In the past couple of weeks, we have all witnessed the news reports of the death, destruction and suffering following one of the worst earthquakes in Japan’s history, and the tsunami that followed. The devastation in the northern third of Japan is almost unbelievable, and millions of people are impacted by the follow-up impacts of the disaster. The after-effects of the 9.0 earthquake and tsunami, as well as the potential issues from the failing nuclear power plant, are likely to affect Japan for years to come.
Japan is a small, densely populated country, with 127 million people in a land area about the size of Montana. A high percentage of the population in Japan lives relatively close to the 17,850 miles of coastline, as 67% of the land area is forest and woodland, with much of it being very mountainous. Less than 12% of Japan’s land area is arable farmland, which is about the same amount of tillable farmland in Maryland and Delaware. Japan has a fairly significant livestock industry, given it’s land area, with about 2.9 million head of dairy and beef cattle and 9.7 million hogs, which compares to 2.4 million cattle and 7.3 million hogs in Minnesota on Jan. 1, 2010.
Given Japan’s fairly large population and limited agricultural production capacity, the country relies heavily on exports to meet their food and feed demands, importing about 60% total food needs last year. Japan has been a major customer for U.S. agricultural exports for many years, being the leading export destination for U.S. corn, second leading foreign buyer of U.S. wheat and fourth in purchases of U.S. soybeans. Japan traditionally imports approximately 16 million metric tons (mmt) – or about 630 million bushels – of corn from the U.S. each year. Much of that corn is used for livestock feed in Japan. Japan imports about 3 mmt of both wheat and soybeans annually from the U.S.
As Japan’s economy has improved over the past few decades, so has the appetite of their people for more protein in their diets, which has resulted in higher exports of U.S. meat and meat products to the country in recent years. Japan is the largest export customer of U.S. pork on a total dollar basis, importing more than $1.6 billion of pork in 2010, which represents about 30% of the total U.S. pork exports. U.S. pork exports to Japan in January 2011 were 24% above a year earlier. Japan also imports significant amount of beef, poultry and dairy products from the U.S.
In the days following the disaster in Japan, the primary focus has been on finding survivors, treating the injured and assessing the damage, as well as trying to avert a potential nuclear plant disaster. Hundreds of thousands of people have been displaced from their homes, are without electricity and are dealing with shortages of food and water. Initially, much of Japan’s economic activity, including export activities with other countries, came to a halt. However, as days have passed following the earthquake and tsunami, economic activity started to resume somewhat in areas of Japan that were not as severely impacted by the disaster. It appears that two major northern Japan ports for incoming products from other countries were severely damaged by the disaster, but that many of the major ports for U.S. agricultural products in southern Japan are continuing to operate. Many of the roads and infrastructure in northern Japan are also destroyed or severely damaged, which will make it difficult to transport products within that section of the country.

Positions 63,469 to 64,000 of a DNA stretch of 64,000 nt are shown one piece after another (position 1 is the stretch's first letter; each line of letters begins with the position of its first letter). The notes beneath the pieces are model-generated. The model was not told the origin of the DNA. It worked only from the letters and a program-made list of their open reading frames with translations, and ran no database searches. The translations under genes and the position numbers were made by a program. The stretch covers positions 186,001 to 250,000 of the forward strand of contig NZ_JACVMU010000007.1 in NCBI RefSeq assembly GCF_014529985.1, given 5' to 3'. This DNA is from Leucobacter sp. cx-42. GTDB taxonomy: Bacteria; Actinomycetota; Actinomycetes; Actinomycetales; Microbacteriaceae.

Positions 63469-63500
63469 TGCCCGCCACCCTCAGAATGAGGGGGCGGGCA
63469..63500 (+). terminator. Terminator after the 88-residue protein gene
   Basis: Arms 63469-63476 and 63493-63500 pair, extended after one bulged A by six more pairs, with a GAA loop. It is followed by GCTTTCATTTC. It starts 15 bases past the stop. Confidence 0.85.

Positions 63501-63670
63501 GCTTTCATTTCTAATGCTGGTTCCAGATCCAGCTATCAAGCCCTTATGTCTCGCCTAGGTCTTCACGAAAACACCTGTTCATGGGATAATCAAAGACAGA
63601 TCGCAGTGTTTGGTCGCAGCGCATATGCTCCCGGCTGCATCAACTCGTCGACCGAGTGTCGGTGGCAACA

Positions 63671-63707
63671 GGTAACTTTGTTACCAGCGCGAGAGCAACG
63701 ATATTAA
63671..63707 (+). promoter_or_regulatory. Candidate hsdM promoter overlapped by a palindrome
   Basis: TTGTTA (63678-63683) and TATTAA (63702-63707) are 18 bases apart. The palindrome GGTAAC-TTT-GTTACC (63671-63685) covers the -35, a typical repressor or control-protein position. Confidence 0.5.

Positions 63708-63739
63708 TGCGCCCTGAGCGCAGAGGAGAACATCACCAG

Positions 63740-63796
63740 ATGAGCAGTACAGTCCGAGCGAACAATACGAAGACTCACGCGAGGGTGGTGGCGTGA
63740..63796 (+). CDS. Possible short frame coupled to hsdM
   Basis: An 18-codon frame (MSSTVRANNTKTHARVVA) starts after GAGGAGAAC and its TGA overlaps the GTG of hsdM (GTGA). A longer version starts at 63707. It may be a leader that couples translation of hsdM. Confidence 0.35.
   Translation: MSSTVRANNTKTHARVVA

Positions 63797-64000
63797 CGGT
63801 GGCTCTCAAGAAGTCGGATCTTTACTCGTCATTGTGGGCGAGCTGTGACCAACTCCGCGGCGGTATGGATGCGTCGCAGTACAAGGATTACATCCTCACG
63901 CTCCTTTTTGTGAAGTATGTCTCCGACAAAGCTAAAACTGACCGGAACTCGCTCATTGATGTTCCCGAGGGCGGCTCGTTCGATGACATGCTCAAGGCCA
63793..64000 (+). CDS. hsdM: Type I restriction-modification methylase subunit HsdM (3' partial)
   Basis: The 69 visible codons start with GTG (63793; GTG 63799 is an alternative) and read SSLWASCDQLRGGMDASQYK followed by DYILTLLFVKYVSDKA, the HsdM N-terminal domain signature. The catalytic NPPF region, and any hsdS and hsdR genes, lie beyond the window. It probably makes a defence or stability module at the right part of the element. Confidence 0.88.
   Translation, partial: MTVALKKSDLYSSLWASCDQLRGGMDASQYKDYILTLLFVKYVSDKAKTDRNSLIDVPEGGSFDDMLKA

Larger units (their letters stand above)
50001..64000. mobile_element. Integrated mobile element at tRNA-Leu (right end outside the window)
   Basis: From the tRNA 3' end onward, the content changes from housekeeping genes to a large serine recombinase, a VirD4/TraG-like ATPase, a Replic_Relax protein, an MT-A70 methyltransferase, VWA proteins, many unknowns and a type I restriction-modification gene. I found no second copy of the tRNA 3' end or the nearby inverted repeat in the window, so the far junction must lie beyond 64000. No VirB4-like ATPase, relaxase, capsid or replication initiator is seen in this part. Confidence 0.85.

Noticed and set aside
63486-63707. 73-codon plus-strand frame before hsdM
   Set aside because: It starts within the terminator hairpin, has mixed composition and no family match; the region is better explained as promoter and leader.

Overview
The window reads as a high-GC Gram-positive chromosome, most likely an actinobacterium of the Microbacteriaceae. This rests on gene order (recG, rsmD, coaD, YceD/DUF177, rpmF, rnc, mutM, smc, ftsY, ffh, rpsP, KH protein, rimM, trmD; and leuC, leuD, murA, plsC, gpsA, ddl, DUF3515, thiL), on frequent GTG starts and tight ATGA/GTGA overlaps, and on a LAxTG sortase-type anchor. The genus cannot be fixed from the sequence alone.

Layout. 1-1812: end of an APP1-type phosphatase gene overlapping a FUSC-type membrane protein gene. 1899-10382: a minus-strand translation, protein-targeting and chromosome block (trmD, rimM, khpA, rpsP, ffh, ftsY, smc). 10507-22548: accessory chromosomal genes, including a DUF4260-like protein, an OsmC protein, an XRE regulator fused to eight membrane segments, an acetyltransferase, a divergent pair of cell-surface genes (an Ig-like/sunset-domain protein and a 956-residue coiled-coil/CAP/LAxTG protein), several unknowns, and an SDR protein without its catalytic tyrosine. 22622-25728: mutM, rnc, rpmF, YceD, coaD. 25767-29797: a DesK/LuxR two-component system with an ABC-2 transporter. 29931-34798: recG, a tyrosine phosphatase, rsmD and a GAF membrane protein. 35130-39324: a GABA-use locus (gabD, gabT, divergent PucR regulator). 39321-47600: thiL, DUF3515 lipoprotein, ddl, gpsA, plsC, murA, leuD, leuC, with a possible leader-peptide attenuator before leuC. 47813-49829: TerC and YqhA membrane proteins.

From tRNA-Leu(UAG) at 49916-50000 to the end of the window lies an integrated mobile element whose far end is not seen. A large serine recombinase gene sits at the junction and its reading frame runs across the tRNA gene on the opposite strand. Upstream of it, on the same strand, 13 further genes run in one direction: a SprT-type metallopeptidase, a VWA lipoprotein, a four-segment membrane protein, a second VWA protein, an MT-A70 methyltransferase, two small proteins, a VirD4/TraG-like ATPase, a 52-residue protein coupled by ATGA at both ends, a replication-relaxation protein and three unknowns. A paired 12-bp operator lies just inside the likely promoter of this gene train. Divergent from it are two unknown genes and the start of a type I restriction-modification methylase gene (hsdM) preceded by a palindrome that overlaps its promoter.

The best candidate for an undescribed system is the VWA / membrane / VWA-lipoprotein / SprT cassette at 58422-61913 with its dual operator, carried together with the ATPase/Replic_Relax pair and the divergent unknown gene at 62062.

It will likely be a long, slow recovery in Japan following the devastating earthquake and tsunami, and the potential problems that may arise from the failing nuclear plant. There will likely be some short-term affect on U.S. agricultural exports to Japan, as the country deals with the immediate effects of the disaster. It is still way too early to assess any long term impacts on the U.S. agricultural industry.
Corn and soybean markets fell sharply in the first couple days following the Japan earthquake and tsunami; however, the markets did recover somewhat in the next few days. Both corn and soybean markets have dropped off their peak levels in February, but the overall market signals are still quite positive, given the very tight projected ending stocks for both commodities. Livestock markets also dropped sharply following the Japan disaster, but did recover somewhat in recent days. The long-term market trends for both the hog and cattle market prices remain positive.
Editor’s note: Kent Thiesse is a former University of Minnesota Extension educator and now is Vice President of MinnStar Bank, Lake Crystal, MN. You can contact him at 507-726-2137 or via e-mail at firstname.lastname@example.org.